Noonan knew about pension clampdown
THE Revenue Commissioners today denied "scaring the living daylights" out of the elderly in the pension debacle.
However, the organisation admitted it will now have to examine its communication strategy, which has received harsh criticism.
It has emerged that Finance Minister Michael Noonan included a warning about the pensions clampdown in his Budget speech in December.
In the Budget Mr Noonan outlined: “In recent years the Revenue Commissioners have sought and obtained an increase in their ability to obtain information on payments made by Government bodies and others to third parties.
“In addition, the Commissioners have continuously upgraded and extended the range of information they receive from the Department of Social Protection.”
However, he did not explain that this meant the Revenue would be targeting pensioners.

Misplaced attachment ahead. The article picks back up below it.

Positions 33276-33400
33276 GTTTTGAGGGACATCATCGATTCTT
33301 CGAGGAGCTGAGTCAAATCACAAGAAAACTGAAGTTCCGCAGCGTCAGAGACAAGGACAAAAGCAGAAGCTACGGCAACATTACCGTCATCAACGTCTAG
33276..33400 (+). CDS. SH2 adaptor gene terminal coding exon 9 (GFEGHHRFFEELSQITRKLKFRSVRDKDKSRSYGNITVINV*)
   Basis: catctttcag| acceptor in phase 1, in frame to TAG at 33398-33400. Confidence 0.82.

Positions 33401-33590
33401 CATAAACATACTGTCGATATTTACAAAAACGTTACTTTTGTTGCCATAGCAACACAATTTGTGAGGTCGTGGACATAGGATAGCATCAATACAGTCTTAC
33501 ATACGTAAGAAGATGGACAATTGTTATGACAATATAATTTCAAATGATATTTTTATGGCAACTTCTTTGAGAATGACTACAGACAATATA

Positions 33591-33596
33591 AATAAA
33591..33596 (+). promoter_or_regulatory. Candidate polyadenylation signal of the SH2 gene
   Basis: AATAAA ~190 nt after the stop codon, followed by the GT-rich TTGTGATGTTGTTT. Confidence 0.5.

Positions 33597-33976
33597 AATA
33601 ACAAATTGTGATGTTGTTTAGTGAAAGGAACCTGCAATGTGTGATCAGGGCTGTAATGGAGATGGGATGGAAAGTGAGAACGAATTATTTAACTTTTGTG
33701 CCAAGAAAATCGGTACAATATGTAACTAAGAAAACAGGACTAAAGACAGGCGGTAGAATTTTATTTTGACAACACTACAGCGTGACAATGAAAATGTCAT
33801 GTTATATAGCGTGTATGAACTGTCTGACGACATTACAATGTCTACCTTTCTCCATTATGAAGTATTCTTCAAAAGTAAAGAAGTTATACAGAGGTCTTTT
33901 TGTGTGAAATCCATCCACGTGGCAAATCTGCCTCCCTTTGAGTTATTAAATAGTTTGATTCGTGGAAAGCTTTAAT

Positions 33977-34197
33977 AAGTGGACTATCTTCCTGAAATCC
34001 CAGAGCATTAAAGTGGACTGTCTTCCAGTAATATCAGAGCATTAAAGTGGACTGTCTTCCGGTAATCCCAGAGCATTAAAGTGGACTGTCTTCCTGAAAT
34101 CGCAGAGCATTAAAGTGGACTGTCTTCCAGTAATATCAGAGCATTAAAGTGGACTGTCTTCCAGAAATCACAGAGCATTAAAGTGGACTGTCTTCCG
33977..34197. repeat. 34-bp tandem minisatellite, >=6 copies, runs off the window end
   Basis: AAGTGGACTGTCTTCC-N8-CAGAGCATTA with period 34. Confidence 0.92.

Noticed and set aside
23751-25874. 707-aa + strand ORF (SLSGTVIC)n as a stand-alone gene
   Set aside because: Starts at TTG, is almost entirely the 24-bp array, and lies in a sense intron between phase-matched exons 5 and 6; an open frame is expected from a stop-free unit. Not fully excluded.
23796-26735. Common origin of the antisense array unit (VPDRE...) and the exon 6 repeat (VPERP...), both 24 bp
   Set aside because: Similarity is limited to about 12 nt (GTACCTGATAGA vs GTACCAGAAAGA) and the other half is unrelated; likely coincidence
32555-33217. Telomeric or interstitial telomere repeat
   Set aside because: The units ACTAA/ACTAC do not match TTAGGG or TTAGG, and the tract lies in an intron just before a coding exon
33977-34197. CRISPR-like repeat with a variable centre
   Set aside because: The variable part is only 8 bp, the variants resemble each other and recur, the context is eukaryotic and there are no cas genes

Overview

A special phoneline set up to deal with queries has received 20,000 calls since Friday.
In all, 115,000 OAPs were advised in a letter from the Revenue that there may be changes to their tax liabilities.
Declan Rigney of the Revenue Commissioners insisted,that for a lot of people, no backdated payments will be required.
Speaking about the Revenue's communications, Mr Rigney said: “Like any major communications exercise like this, we will need to take it away and look at how we approached it.”
Senior officials from the Revenue Commissioners are to be asked to explain before an Oireachtas committee why it sent letters seeking payment of extra tax in cases where there may have been no tax liability.
Fianna Fail finance spokesman Michael McGrath said: “Fine Gael and Labour promised the Irish people that they would be upfront and honest with them at all times.”
Mr Noonan last night rejected the criticism, saying that the Government did not have a role in “operational” aspects.